Decentralization/Federalism: Luena Memorandum of Understanding
CHAPTER 1: SUBJECT AND PRINCIPLES:
1 -- SUBJECT
1.2. The objective of the Memorandum of Understanding is collaboration between the parties for the resolution of negative military factors posing an obstacle to the Lusaka Protocol, and the creation of conditions for its definitive conclusion.
2 -- FUNDAMENTAL PRINCIPLES
2.2. The parties reiterate their unequivocal acceptance of the validity of pertinent political-juridical instruments, namely the Lusaka Protocol and UN Security Council resolutions related to the Angolan peace process.
Lusaka Protocol: Annex 6: Agenda Item II.4: National Reconciliation: I. General Principles
4. National Reconciliation implies:(d) That, in accordance with Article 54(d) and (e) and Article 89(c) and (d) of the Constitutional Law of the Republic of Angola, the administration of the country be effectively decentralized and deconcentrated.
5. Within the framework of National Reconciliation and without prejudice to the principle of national unity, the concretization [sic] of decentralization and administrative deconcentration, as stipulated in Paragraph 4(d) of the General Principles, shall be carried out.
The 2002 Luena Memorandum of Understanding (MOU) calls for continuing and completing the decentralization efforts under the 1994 Lusaka Protocol. In February 2002, Fernando Dias Dos Santos Nando, Minister of the Interior, spoke at a national seminar on the topic of renewing the government’s ongoing programs of decentralization.1
- 1. “Angola: Savimbi's Death Likely to Lead to Cease-Fire – Minister,” BBC Summary of World Broadcasts, February 28, 2002.
No major steps toward decentralizing the government took place in 2003.
A joint study by the UN Development Program and Angola's Ministry of Territorial Administration examined 16 provinces, 47 municipalities, and 47 districts across Angola and recommended greater decentralization of power. Specifically, the report called for fewer government employees at the national and provincial levels and more at the local community level.2
- 2. “Angola: New UN Report Calls for Greater Decentralisation,” Africa News, May 27, 2004.
Limited decentralization programs were promoted in areas of the country in 2005, although it is unclear whether government functions were transfered to local areas. In 2006, the USAID budget for Angola was 25.5 million and focused on improved governing and democratization. According to USAID, “The Governing Justly and Democratically objective strengthens constituencies and institutions required for democratic governance by strengthening civil society organizations and promoting local government decentralization; fostering an independent media, government transparency, accountability, and capability, and improved dialogue between citizens and government; and laying the groundwork for free and fair elections.”1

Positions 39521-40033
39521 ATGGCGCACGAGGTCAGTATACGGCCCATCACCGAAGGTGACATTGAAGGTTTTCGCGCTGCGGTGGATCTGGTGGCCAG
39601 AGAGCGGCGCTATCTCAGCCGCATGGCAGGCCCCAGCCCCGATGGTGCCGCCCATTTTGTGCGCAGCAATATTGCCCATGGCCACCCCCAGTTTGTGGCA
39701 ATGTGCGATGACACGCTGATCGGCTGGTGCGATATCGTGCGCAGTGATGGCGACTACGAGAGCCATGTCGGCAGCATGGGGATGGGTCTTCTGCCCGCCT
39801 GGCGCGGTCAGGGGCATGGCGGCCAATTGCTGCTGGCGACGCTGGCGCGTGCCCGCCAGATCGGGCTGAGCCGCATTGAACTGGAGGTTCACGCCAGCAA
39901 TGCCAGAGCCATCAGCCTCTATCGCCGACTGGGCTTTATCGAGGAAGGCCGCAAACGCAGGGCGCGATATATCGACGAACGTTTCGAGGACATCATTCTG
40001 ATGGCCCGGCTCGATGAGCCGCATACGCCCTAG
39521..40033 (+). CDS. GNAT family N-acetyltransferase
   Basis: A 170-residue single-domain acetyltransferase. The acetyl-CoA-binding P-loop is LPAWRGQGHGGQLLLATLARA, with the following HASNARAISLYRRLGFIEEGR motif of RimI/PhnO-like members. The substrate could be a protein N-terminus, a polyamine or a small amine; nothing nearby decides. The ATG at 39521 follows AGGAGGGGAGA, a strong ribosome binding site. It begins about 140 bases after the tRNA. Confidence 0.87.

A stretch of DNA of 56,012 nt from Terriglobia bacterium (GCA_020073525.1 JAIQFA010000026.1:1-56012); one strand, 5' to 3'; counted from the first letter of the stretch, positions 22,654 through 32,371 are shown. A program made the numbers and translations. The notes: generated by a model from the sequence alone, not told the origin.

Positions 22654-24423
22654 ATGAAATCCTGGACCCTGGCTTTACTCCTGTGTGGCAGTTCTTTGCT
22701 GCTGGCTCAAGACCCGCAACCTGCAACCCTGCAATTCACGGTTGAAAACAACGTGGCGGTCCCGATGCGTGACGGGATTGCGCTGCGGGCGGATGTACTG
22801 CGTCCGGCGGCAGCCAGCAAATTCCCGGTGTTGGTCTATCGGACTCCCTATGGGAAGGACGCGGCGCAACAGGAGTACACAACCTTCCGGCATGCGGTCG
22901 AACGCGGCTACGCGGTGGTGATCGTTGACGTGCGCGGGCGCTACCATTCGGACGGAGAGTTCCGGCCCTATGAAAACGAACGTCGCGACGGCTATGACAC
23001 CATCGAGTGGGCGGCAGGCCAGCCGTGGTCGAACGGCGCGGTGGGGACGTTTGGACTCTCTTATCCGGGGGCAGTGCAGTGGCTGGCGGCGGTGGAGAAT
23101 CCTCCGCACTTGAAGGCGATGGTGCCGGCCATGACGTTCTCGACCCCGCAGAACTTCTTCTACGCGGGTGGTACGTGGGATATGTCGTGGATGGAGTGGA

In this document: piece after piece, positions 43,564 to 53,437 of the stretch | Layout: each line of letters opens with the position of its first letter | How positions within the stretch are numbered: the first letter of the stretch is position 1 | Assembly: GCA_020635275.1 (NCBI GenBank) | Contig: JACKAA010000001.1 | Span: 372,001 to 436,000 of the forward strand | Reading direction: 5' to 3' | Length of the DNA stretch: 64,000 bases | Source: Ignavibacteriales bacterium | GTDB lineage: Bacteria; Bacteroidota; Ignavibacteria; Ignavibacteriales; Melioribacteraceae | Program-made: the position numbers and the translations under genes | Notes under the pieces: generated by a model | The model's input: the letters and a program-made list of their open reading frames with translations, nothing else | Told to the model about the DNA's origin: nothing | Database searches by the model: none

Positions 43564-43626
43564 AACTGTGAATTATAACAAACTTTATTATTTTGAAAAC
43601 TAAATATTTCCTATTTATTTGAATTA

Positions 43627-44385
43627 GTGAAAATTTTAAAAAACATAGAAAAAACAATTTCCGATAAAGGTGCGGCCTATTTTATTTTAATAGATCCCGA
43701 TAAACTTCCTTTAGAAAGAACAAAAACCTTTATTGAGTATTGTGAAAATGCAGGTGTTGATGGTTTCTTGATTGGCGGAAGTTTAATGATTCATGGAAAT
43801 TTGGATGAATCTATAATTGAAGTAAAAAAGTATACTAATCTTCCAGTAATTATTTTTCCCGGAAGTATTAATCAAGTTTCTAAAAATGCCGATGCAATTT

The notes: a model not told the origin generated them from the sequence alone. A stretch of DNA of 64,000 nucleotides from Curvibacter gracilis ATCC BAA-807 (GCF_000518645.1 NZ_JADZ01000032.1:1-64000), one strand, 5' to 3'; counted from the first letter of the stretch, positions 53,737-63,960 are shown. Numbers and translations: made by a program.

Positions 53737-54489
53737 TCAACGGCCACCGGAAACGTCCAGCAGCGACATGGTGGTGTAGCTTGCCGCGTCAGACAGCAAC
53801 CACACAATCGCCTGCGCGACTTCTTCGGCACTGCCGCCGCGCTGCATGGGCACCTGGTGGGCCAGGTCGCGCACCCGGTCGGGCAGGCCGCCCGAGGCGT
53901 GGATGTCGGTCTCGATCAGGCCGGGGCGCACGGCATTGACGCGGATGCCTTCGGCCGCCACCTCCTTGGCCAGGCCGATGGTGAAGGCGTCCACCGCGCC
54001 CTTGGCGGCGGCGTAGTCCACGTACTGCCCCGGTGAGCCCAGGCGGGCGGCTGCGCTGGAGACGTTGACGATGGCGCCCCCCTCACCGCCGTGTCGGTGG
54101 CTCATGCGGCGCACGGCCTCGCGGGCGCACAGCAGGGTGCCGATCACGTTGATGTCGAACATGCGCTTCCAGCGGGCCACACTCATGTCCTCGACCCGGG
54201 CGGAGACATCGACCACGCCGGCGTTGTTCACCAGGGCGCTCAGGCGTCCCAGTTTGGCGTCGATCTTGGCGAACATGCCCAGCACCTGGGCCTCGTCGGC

- 1. “State Department Issues Background Note on Angola,” US Fed News, July 1, 2007.
No details on decentralization programs were found for 2006.
Programs on decentralization and local governance promoted by the Ministry of Territory Administration, in partnership with UNDP, were held in communities throughout Angola in 2007.4
In August of 2007, the government took a major step toward the administrative decentralization of the country by granting budgetary autonomy to 50 municipalities. According to one report “the government has embarked on a program of decentralization, and in August 2007 the Council of Ministers passed a resolution to grant 50 municipalities control of their own budgets.”5
The creation of the Municipal Management Fund in 2008 was considered an important step for the decentralization process in Angola. Also in 2008, the program on budgetary decentralization was extended to give all municipalities in Angola control over their budget.6
- 6. “State Department Issues Background Note on Republic of Angola,” Targeted News Service, April 11, 2011.
Programs on decentralization and local governance continued in 2009.
A 2010 report claims that Angola has completed “the permanent transfer of competences from the central administration organs to the local administration of state and the reinforcement of the districts' institutional capacity.”7
- 7. “Angola: Steps Taken for Decentralisation Process Considered Important,” Africa News, October 22, 2010.
The Ministry of Territory Administration took further steps towards decentralization with the formation of local administrative units and the passage and implementation of new laws such as the Law on the Local Administration Organ Organization and Functioning.8
- 8. “Angola: Country Takes Positive Steps in Decentralisation Process,” Africa News, November 2, 2010.